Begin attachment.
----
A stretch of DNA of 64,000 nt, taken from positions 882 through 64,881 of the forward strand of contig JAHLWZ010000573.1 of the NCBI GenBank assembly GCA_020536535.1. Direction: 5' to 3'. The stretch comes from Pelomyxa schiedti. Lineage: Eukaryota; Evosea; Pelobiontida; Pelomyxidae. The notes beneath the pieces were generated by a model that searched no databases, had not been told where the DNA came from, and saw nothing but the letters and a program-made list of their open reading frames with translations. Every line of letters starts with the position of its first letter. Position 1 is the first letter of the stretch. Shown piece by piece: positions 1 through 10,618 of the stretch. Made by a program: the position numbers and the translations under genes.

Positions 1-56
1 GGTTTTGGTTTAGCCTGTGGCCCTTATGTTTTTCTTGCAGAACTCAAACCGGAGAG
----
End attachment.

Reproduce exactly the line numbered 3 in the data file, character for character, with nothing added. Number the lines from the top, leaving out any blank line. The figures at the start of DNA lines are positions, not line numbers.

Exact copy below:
1 GGTTTTGGTTTAGCCTGTGGCCCTTATGTTTTTCTTGCAGAACTCAAACCGGAGAG